Frostproof gardenia help

PaleFire

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Bought this gardenia about 6 weeks ago and it has some odd leaf yellowing thats not chlorotic. Not sure what it is. Help?IMG_20200604_160728496_HDR.jpgIMG_20200604_160734346_HDR.jpg
 

sorce

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Welcome to Crazy!

Sorce
 

Carol 83

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I don’t mean to state the obvious but my leaves turn yellow when they are over or under watered.
If it is not this… Perhaps at some other underlying issue but this is most common.
Agree, mine had a couple yellow leaves due to underwatering. Luckily I quickly corrected and it is still blooming.
 

LanceMac10

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In my limited exposure to Gardenia, I had one for a few years early on, they don't like "tap water". So if your water supply has a higher ph, you'll probably experience some yellowing.
However, this would appear to be just a shedding of older leaves. Using a fertilizer formulated for acid-loving plants might help in the future.
If you don't know what it is, what makes you thinks it's not chlorotic?
 

PaleFire

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Ive already fertilized with miracid and the iron fert i use in my high-tech planted aquarium. It is bringing back bad memories of root rot. The leaves are yellow and spotty, not like with a mag or fe deficiency.
 

sorce

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In the aquarium?

You know why I think is odd AF?

The stuff that makes a clay good to work smells like root rot. Sewage.

Stizank.

Sorce
 

PaleFire

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In the aquarium?

You know why I think is odd AF?

The stuff that makes a clay good to work smells like root rot. Sewage.

Stizank.

Sorce
Haha the aquarium is lovely, the gardenia....i digress.
 

sorce

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Haha the aquarium is lovely, the gardenia....i digress.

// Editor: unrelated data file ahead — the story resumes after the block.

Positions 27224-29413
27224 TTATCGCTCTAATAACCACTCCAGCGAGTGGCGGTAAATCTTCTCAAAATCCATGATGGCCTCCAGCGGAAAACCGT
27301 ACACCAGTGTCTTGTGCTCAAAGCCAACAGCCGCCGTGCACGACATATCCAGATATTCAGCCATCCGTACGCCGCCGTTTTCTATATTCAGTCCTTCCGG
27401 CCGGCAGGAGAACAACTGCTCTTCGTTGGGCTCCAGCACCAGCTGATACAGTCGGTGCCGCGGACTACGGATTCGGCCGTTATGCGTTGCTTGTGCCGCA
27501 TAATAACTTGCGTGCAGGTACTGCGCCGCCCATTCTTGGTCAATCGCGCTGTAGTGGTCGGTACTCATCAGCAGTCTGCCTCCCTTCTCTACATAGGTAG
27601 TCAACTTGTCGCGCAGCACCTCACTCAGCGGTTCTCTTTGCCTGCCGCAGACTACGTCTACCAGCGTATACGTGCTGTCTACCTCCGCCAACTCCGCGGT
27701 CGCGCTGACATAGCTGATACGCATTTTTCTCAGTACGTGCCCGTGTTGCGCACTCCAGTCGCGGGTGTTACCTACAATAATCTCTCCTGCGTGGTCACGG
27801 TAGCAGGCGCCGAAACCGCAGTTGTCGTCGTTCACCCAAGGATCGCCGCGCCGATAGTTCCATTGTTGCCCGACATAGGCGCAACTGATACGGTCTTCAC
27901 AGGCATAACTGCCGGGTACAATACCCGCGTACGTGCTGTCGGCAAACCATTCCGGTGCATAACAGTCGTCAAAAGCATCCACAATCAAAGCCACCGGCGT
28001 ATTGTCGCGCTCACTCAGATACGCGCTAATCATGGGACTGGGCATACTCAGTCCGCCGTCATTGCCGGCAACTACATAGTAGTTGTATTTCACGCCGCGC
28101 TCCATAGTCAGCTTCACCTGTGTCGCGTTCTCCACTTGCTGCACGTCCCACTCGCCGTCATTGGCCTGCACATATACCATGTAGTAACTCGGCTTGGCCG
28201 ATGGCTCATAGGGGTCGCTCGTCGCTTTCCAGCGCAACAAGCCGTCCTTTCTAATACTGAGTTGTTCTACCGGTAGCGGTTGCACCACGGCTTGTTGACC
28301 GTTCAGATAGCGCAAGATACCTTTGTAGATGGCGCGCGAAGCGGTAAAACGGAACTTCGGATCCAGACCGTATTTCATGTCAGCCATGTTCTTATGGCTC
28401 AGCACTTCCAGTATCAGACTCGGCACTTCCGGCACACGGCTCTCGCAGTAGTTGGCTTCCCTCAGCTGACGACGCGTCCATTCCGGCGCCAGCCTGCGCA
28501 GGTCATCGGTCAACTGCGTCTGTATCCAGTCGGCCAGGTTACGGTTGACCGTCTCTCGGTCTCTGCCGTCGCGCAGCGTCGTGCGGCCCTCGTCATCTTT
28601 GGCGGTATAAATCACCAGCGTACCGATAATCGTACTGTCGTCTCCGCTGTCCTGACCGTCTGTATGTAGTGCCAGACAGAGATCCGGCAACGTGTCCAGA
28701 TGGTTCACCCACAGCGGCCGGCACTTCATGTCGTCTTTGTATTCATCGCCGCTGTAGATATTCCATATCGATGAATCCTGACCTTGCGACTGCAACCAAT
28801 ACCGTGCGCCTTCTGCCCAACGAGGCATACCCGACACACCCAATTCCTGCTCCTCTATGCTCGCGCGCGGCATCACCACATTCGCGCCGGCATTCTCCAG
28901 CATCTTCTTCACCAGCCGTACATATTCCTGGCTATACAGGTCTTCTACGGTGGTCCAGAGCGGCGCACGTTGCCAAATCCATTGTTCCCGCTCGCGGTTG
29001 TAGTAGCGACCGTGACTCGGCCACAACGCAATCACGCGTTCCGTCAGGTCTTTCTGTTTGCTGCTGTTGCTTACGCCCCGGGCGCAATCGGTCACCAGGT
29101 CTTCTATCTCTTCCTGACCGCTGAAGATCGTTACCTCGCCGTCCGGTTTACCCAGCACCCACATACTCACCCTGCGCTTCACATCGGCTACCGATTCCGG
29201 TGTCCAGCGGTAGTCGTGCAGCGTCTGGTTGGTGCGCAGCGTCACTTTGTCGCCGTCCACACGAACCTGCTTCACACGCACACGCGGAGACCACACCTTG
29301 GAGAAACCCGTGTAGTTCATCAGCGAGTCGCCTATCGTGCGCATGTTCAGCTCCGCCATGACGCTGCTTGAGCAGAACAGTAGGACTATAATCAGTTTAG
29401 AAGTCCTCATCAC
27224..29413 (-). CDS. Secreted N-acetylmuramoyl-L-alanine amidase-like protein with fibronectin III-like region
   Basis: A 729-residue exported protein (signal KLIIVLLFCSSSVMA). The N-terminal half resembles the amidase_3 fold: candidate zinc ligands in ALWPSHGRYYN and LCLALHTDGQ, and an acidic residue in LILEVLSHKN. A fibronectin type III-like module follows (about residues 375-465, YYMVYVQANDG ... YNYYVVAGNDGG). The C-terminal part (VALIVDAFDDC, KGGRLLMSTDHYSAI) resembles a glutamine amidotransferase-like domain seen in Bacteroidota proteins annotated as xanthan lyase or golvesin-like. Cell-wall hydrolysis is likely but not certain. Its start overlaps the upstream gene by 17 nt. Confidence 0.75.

I just get the feeling you are too concerned about stuff that might not matter.

It will be lovely again as soon as you remove those ugly fu@king yellow leaves!

Without meaning to offend, a "high-tech" planted aquarium, sounds disturbingly backwards.

Since there are few lifeforms less high-tech than plants in water. That's what... The second, maybe third formation of life?

So "high-tech" just reads as "trying to sell some shit" to me.

Less is more. Mostly in our minds.

I'm concerned because gardenia is one of the most beautiful things I've ever witnessed. I think.

Sorce
 

PaleFire

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I just get the feeling you are too concerned about stuff that might not matter.

It will be lovely again as soon as you remove those ugly fu@king yellow leaves!

Without meaning to offend, a "high-tech" planted aquarium, sounds disturbingly backwards.

Since there are few lifeforms less high-tech than plants in water. That's what... The second, maybe third formation of life?

So "high-tech" just reads as "trying to sell some shit" to me.

Less is more. Mostly in our minds.

I'm concerned because gardenia is one of the most beautiful things I've ever witnessed. I think.

Sorce
High tech in this context means CO2 injection and fancy led light.
 

PaleFire

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For reference its difficult to get a decent image